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Old 05-26-2004, 11:27 AM
Zeitgeist's Avatar
Join Date: Aug 2003
Location: Cascadia
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The "Paper of Record" Comes Clean

The New York Times and Iraq

Published: May 26, 2004

Over the last year this newspaper has shone the bright light of hindsight on decisions that led the United States into Iraq. We have examined the failings of American and allied intelligence, especially on the issue of Iraq's weapons and possible Iraqi connections to international terrorists. We have studied the allegations of official gullibility and hype. It is past time we turned the same light on ourselves.

In doing so reviewing hundreds of articles written during the prelude to war and into the early stages of the occupation we found an enormous amount of journalism that we are proud of. In most cases, what we reported was an accurate reflection of the state of our knowledge at the time, much of it painstakingly extracted from intelligence agencies that were themselves dependent on sketchy information. And where those articles included incomplete information or pointed in a wrong direction, they were later overtaken by more and stronger information. That is how news coverage normally unfolds.

But we have found a number of instances of coverage that was not as rigorous as it should have been. In some cases, information that was controversial then, and seems questionable now, was insufficiently qualified or allowed to stand unchallenged. Looking back, we wish we had been more aggressive in re-examining the claims as new evidence emerged or failed to emerge.

The problematic articles varied in authorship and subject matter, but many shared a common feature. They depended at least in part on information from a circle of Iraqi informants, defectors and exiles bent on "regime change" in Iraq, people whose credibility has come under increasing public debate in recent weeks. (The most prominent of the anti-Saddam campaigners, Ahmad Chalabi, has been named as an occasional source in Times articles since at least 1991, and has introduced reporters to other exiles. He became a favorite of hard-liners within the Bush administration and a paid broker of information from Iraqi exiles, until his payments were cut off last week.) Complicating matters for journalists, the accounts of these exiles were often eagerly confirmed by United States officials convinced of the need to intervene in Iraq. Administration officials now acknowledge that they sometimes fell for misinformation from these exile sources. So did many news organizations in particular, this one.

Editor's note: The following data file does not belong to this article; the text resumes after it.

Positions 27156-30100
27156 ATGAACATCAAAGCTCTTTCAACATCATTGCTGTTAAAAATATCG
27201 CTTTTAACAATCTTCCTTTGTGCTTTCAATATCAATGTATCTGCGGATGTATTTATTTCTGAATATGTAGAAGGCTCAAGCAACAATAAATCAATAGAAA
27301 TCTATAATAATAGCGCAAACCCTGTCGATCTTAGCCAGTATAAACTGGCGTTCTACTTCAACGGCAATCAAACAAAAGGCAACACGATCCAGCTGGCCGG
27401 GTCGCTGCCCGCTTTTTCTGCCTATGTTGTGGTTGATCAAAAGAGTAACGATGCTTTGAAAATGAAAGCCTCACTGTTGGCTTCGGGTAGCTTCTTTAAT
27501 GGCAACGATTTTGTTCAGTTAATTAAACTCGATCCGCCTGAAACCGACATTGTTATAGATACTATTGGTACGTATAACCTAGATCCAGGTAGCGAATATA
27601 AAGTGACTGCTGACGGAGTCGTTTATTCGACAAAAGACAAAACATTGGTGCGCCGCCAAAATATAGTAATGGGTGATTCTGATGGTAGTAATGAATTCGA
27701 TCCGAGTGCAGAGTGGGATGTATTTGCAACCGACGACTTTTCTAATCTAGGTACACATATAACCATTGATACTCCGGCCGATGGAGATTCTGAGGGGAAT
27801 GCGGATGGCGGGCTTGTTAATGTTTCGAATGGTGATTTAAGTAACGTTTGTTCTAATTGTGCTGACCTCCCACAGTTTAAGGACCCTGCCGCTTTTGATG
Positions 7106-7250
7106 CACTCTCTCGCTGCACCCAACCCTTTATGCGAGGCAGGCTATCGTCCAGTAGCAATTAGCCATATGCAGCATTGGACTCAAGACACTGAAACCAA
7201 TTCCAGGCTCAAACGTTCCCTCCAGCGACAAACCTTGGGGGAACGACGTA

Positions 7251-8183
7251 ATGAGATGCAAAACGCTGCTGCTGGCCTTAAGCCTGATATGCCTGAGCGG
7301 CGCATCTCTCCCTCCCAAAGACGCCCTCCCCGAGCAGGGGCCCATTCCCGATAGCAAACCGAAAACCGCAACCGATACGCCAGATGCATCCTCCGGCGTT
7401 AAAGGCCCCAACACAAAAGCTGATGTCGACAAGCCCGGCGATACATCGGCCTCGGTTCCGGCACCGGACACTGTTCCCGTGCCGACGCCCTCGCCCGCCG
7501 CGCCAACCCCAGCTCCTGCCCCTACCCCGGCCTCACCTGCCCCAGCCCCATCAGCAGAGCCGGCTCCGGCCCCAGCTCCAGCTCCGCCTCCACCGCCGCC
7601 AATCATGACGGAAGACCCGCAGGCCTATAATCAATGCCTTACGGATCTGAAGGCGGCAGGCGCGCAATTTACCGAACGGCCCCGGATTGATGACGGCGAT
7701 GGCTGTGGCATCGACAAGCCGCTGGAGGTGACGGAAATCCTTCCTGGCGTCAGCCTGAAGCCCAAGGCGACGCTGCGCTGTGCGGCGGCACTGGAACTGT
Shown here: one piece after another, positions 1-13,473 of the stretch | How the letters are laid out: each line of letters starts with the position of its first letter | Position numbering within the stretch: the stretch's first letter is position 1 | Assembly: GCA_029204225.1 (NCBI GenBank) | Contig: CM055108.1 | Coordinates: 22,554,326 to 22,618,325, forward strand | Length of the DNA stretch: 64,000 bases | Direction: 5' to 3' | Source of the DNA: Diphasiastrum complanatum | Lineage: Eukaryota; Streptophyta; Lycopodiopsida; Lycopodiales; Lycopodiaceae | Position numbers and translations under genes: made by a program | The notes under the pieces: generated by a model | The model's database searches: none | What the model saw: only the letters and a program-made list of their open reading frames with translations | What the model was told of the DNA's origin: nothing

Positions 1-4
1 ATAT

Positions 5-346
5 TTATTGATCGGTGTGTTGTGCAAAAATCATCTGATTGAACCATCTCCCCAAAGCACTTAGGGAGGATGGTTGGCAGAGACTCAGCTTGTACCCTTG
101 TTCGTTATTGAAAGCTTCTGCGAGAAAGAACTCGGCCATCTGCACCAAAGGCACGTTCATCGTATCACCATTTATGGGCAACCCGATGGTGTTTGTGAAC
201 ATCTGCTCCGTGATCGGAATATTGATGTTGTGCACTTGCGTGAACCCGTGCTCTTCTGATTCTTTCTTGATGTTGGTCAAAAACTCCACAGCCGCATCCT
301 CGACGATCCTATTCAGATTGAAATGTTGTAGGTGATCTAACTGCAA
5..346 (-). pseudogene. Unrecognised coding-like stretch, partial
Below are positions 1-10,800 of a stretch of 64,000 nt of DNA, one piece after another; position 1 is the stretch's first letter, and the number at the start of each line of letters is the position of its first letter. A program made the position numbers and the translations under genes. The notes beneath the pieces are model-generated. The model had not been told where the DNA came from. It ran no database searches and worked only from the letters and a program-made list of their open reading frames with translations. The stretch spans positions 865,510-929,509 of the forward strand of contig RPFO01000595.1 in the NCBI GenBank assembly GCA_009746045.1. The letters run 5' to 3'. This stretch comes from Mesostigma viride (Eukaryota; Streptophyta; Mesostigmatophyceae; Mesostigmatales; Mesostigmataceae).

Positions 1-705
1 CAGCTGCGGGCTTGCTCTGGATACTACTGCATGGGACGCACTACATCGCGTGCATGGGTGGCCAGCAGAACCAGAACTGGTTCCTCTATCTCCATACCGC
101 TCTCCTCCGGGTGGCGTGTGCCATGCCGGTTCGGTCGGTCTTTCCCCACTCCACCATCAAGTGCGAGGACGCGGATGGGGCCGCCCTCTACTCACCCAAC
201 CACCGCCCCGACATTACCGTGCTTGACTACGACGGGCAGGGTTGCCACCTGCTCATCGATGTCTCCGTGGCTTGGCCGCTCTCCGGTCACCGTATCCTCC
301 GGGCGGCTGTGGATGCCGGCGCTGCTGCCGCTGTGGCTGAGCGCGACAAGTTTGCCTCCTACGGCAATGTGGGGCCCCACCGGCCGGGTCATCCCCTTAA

Some critics of our coverage during that time have focused blame on individual reporters. Our examination, however, indicates that the problem was more complicated. Editors at several levels who should have been challenging reporters and pressing for more skepticism were perhaps too intent on rushing scoops into the paper. Accounts of Iraqi defectors were not always weighed against their strong desire to have Saddam Hussein ousted. Articles based on dire claims about Iraq tended to get prominent display, while follow-up articles that called the original ones into question were sometimes buried. In some cases, there was no follow-up at all.

On Oct. 26 and Nov. 8, 2001, for example, Page 1 articles cited Iraqi defectors who described a secret Iraqi camp where Islamic terrorists were trained and biological weapons produced. These accounts have never been independently verified.

On Dec. 20, 2001, another front-page article began, "An Iraqi defector who described himself as a civil engineer said he personally worked on renovations of secret facilities for biological, chemical and nuclear weapons in underground wells, private villas and under the Saddam Hussein Hospital in Baghdad as recently as a year ago." Knight Ridder Newspapers reported last week that American officials took that defector his name is Adnan Ihsan Saeed al-Haideri to Iraq earlier this year to point out the sites where he claimed to have worked, and that the officials failed to find evidence of their use for weapons programs. It is still possible that chemical or biological weapons will be unearthed in Iraq, but in this case it looks as if we, along with the administration, were taken in. And until now we have not reported that to our readers.

On Sept. 8, 2002, the lead article of the paper was headlined "U.S. Says Hussein Intensified Quest for A-Bomb Parts." That report concerned the aluminum tubes that the administration advertised insistently as components for the manufacture of nuclear weapons fuel. The claim came not from defectors but from the best American intelligence sources available at the time. Still, it should have been presented more cautiously. There were hints that the usefulness of the tubes in making nuclear fuel was not a sure thing, but the hints were buried deep, 1,700 words into a 3,600-word article. Administration officials were allowed to hold forth at length on why this evidence of Iraq's nuclear intentions demanded that Saddam Hussein be dislodged from power: "The first sign of a `smoking gun,' they argue, may be a mushroom cloud."

Five days later, The Times reporters learned that the tubes were in fact a subject of debate among intelligence agencies. The misgivings appeared deep in an article on Page A13, under a headline that gave no inkling that we were revising our earlier view ("White House Lists Iraq Steps to Build Banned Weapons"). The Times gave voice to skeptics of the tubes on Jan. 9, when the key piece of evidence was challenged by the International Atomic Energy Agency. That challenge was reported on Page A10; it might well have belonged on Page A1.

On April 21, 2003, as American weapons-hunters followed American troops into Iraq, another front-page article declared, "Illicit Arms Kept Till Eve of War, an Iraqi Scientist Is Said to Assert." It began this way: "A scientist who claims to have worked in Iraq's chemical weapons program for more than a decade has told an American military team that Iraq destroyed chemical weapons and biological warfare equipment only days before the war began, members of the team said."

The informant also claimed that Iraq had sent unconventional weapons to Syria and had been cooperating with Al Qaeda two claims that were then, and remain, highly controversial. But the tone of the article suggested that this Iraqi "scientist" who in a later article described himself as an official of military intelligence had provided the justification the Americans had been seeking for the invasion.